The Halo Effect: is Beautiful Always Better?

By Chris Sandel

The Physical Attractiveness Stereotype 

By our very nature we believe that someone who is more attractive to us (and this is typically physically) is often assumed to possess other positive qualities. This is known as The Halo Effect. Chris Sandel our resident nutritionist runs the company 7 Health and talks more about this physical attractiveness stereotype. 

Coined by Edward Thorndike, an American psychologist, in 1920 he conducted an experiment where he took two commanding officers in the army and asked them to evaluate their soldiers in two areas. First were their physical qualities (neatness, voice, energy) and how they used their physical characteristics to rally the troops. And second were their personal characteristics, (intellect, leadership skills, loyalty, responsibility, selflessness, and cooperation).

What was interesting about the study results was that it showed there was a correlation between the two areas. The person’s physical qualities would impact on the results about their personal characteristics. If an officer was given a good rating for physical qualities, their rating for personal abilities were also higher. If they were rated lower on physical qualities, they were typically deemed less effective in leadership skills, loyalty, cooperation, etc.

But what the study actually found was that these ratings weren’t based on reality but on human bias. It showed that we make assumptions about a positive or negative quality and generalise it across all areas.

Should We Stare Into Every Car Window?

Now this is a sad indictment on us as humans. And you might be thinking that maybe you should go on that crash diet or become more vain and focus on your appearance to get ahead. But this isn’t the important part of what the study shows; in fact it is how this affects our flawed judgment with comparison.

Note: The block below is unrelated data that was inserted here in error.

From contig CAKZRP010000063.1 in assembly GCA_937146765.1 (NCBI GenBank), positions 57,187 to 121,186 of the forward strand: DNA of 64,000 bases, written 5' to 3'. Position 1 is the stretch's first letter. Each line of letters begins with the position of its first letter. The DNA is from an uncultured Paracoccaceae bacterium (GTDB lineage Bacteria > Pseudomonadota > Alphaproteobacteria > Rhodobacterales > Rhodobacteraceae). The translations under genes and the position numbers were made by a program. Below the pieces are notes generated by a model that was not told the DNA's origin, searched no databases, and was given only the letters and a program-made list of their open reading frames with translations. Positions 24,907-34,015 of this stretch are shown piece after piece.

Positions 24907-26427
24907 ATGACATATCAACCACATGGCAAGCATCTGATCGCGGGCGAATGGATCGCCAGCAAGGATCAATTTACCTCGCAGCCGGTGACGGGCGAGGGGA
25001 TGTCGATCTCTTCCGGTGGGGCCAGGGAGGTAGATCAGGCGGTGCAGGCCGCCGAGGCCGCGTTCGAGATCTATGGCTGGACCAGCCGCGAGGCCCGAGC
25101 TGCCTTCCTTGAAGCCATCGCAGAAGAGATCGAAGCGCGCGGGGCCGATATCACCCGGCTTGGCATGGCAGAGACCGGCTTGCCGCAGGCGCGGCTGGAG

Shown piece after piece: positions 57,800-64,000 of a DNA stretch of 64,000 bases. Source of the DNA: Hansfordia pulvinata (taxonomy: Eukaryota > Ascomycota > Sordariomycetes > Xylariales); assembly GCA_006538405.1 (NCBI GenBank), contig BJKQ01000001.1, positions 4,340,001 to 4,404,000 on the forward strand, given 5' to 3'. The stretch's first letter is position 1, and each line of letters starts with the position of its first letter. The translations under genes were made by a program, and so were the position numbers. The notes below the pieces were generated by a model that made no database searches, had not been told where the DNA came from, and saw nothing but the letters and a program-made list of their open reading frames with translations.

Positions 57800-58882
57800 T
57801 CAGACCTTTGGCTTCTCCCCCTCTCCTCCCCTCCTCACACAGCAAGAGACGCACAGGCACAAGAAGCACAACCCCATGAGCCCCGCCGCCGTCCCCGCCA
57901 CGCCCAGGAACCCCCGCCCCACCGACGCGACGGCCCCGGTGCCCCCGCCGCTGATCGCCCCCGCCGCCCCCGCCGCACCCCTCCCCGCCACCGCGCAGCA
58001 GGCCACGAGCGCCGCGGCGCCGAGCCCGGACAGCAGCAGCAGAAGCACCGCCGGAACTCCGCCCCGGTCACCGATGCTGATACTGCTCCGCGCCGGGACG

There is a tendency to see someone who is slim and attractive and make a whole lot of assumptions. We assume that they have the perfect partner, a great job, a nice house and that they are happy in their body and in their life. We make the assumption that if we could just get these qualities of physical attractiveness for ourselves, that life would be so much better. But how false is this really? I work with many women who have the perfect body by societies standards and who have The Halo Effect working clearly in their favour, but who are anything but satisfied in certain areas of their lives.

Focus on the Journey, Not the Destination  

Comparing yourself to others is one of the most sure fire ways to make yourself feel bad. And it is because we typically compare ourselves to those who have it better than us – or whom we believe have it better than us. Part of the problem is that we compare ourselves to someone’s front of house, without seeing the struggles and ups and downs that they go through behind the scenes.

While you may think you’ll be happier with a better body or a bigger house, this really isn’t the case. You can be happy without any of these things. This doesn’t mean you can’t work towards getting the body or the house, but know that your happiness isn’t contingent on them happening. Many people believe that they’ll be happy when they reach a goal they have in mind and that this will change everything once they reach it. Unfortunately, it rarely works as planned. People who don’t reach their goal often feel like they’ve failed, and if they do reach it, they realise it doesn’t have the desired outcome they hoped for as they are usually focusing on getting to the goal rather than focusing on everything they currently have in the present moment.

Comparing yourself to others really should be avoided. The comparisons you make are rarely accurate and even when they are, they typically leave you feeling worse about your situation. Focus on everything you have and what you can do and use this as your impetus for making changes. I promise it will serve you better than the negativity all too often used.

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